The Key to living with our emotions. Having them, just not reacting to them

Joe Luca

Photo by Absolut Vision - Pixabay

“Do you imagine the universe is agitated? Go into the desert at night and look at the stars. This practice should answer the question.”
Lao Tzu

What are emotions?

Where do they come from and why do we write endlessly about them? In poems of love and stories filled with anger and retribution. The world seems to revolve around emotions; actually, fueled by them as we go spinning about in search of more of them or less of them, depending on the exact emotion being sought.

We bristle with emotion. Lie languidly in pools with them as we contemplate the world and our role within it. Are chastened by them; or taught lovingly because of them and never seem to be far from having one influence our lives in some way or take them in a direction we were not expecting.


We slam doors, slash paintings or topple statues because emotions get the better of us. Or is it because the act itself is a valid form of emotional expression. Something we simply had to do.

But why?

Will emotions ever be something that we can simply think about, consider and only then, allow them to create the intended effect? Or are we destined to be the effect of our emotions; forever scrambling to keep up, clean up and repair what damage they may have done once they escaped?

Trying to separate emotions from human nature, is like trying to separate hardness from a rock. We see and experience what is around us. We hear words that define what others are thinking or telling us how we should think. We ponder the complexities of existence or the subtleties of love and all of this churns inside of us and either manifests itself as eloquent poetry or a crashing foot through a sliding door.

But the one thing in common between hate and love, anger and compassion, is that all of these things come from within. And if they belong to us and are a manifestation of how we are feeling at that exact moment in time – then how can any of it be bad?


"When a man is prey to his emotions, he is not his own master.”
Benedict de Spinoza

Those emotions normally associated with violence, domestic abuse, civil abuse and other aggressive acts are usually considered to be bad emotions. Ones that should be avoided, or at best, corralled and used under close supervision only.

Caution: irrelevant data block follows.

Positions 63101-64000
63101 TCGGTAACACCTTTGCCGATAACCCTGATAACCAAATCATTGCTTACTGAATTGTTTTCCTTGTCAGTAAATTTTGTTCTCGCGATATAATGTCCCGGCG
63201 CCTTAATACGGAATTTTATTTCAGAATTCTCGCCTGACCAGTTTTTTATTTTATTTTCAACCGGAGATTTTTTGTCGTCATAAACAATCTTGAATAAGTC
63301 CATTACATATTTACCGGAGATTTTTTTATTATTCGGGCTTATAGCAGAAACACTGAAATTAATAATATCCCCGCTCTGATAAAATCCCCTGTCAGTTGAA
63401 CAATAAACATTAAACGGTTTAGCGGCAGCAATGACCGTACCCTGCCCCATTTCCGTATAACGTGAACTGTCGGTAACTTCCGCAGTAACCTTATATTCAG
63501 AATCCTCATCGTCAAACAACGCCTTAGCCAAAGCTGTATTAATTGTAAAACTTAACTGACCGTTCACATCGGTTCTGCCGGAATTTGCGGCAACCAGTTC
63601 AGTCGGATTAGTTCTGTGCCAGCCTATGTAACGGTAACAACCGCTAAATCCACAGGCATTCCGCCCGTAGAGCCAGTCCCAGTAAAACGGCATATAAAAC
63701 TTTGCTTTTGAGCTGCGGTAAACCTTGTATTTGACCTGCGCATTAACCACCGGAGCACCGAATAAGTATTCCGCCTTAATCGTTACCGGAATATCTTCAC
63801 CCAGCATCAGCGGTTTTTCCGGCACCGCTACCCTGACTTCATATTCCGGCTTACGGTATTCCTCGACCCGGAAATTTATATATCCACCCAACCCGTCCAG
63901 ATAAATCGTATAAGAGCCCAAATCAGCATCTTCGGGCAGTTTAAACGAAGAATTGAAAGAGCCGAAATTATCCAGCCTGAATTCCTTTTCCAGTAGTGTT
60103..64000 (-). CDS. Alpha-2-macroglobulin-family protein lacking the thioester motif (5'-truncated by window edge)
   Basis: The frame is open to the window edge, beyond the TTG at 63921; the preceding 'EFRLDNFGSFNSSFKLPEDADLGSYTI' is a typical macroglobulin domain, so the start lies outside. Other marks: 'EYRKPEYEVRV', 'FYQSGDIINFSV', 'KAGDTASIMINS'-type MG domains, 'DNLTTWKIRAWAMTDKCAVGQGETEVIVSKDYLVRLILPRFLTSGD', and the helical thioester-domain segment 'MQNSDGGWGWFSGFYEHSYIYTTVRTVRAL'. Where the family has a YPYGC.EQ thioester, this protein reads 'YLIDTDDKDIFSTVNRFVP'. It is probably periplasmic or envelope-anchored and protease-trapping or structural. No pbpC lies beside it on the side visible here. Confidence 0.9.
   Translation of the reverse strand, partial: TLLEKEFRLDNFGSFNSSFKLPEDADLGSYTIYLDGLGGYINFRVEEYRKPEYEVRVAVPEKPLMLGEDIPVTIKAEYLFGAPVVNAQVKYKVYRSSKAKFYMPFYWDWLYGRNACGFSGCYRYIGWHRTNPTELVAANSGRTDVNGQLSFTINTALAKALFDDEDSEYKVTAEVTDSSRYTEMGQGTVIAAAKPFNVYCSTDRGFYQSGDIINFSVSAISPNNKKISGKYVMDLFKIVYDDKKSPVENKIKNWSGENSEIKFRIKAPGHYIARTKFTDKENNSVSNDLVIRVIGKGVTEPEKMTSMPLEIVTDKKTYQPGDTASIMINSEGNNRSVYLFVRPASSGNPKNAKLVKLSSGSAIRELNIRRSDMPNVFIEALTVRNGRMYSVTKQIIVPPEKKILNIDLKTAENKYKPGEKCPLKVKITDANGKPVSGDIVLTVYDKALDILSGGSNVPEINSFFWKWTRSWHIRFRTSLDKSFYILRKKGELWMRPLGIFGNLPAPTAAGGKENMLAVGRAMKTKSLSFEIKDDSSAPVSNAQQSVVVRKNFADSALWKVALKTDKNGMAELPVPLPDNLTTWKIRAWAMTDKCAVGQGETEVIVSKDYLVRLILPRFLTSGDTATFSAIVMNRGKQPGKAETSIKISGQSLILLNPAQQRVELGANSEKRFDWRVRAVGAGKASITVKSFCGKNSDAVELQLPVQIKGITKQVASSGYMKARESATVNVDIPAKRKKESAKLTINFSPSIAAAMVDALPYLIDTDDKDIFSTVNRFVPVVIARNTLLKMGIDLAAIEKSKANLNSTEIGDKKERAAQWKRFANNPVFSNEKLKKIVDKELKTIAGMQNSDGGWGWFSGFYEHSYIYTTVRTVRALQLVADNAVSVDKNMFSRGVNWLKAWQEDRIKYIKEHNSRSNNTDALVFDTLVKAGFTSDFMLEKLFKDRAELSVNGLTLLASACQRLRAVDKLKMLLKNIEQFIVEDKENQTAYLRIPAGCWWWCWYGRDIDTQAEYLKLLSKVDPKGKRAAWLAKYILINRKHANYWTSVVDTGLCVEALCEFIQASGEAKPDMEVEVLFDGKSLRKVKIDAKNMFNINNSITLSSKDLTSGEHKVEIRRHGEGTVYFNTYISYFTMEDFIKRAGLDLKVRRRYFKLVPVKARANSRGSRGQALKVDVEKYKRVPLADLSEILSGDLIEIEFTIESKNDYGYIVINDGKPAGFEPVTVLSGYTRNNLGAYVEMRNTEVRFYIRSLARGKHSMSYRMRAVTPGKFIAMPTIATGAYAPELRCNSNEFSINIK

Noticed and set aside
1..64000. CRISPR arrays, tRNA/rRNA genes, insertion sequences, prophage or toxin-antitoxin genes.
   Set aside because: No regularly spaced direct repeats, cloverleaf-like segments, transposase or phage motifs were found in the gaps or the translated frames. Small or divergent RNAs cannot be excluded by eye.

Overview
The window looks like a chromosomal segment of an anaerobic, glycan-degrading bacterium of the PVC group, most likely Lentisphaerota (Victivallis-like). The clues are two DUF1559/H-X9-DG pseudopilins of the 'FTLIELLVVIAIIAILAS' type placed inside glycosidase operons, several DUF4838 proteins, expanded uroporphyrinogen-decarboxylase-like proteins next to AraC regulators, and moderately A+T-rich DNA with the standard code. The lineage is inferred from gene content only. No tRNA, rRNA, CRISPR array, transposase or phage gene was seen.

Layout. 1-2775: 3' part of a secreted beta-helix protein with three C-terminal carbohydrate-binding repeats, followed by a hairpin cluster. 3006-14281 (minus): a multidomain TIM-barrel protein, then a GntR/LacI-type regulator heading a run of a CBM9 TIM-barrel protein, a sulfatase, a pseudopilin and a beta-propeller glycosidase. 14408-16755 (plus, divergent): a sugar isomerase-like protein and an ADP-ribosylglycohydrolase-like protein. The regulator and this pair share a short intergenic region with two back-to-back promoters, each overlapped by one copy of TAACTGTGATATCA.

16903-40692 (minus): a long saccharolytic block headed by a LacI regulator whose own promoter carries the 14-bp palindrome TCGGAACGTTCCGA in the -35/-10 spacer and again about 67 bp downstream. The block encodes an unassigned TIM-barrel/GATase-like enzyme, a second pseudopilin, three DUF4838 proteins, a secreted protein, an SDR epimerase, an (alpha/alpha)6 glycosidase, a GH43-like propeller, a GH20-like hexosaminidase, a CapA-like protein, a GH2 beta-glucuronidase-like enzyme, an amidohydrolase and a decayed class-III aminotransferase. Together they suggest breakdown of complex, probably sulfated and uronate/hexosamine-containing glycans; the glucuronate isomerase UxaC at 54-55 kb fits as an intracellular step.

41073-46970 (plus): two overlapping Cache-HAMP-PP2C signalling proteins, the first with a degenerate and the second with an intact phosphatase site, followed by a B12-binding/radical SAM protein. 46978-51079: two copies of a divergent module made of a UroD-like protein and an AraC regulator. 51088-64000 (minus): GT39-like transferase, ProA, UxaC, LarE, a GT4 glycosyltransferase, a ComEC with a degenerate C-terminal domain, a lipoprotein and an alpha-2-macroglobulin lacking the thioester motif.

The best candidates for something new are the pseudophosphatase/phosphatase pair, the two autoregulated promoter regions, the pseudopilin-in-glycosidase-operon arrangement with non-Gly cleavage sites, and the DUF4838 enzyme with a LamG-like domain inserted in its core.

But what of the good emotions? Those that nurture and accept. That allow us to care for others and see their discomfort as our own. Are they actually related to the darker emotions that hurt and destroy? Do they come from the same place, born of the same person? Is it okay to permit one and deny the other?

"This is what Zen means by being detached—not being without emotion or feeling, but being one in whom feeling is not sticky or blocked, and through whom the experiences of the world pass like the reflections of birds flying over water." Alan Watts

Emotions are to be claimed as our own, allowed to exist within us and as swiftly as they appear, they should be allowed to depart. With as little residue left behind as is possible.

By accepting them and not trying to hide or suppress them, we can allow them to come into existence and just as quickly leave, without us having to slavishly obey what they might be telling us to do.

“Anger ... it's a paralyzing emotion ... you can't get anything done. People sort of think it's an interesting, passionate, and igniting feeling — I don't think it's any of that — it's helpless ... it's absence of control — and I need all of my skills, all of the control, all of my powers ... and anger doesn't provide any of that — I have no use for it whatsoever."
Toni Morrison

Anger may create the desire within to lash out, but does that mean we have to? Fear may darken our view of life momentarily, but it need not dictate how we live our lives.

Emotions may come forth from us like lava from a volcano. It’s a natural byproduct of the turmoil and upheaval taking place within as various parts of nature collide and become something new. And while a volcano may not be sentient nor see a need to provide a warning to those around it, beyond the rumbling and hissing, we are not a volcano. We are aware of what is happening within. The elevation of hormones, the rising blood pressure, all happening in advance of the final “explosion.”

This is telling us we have a choice.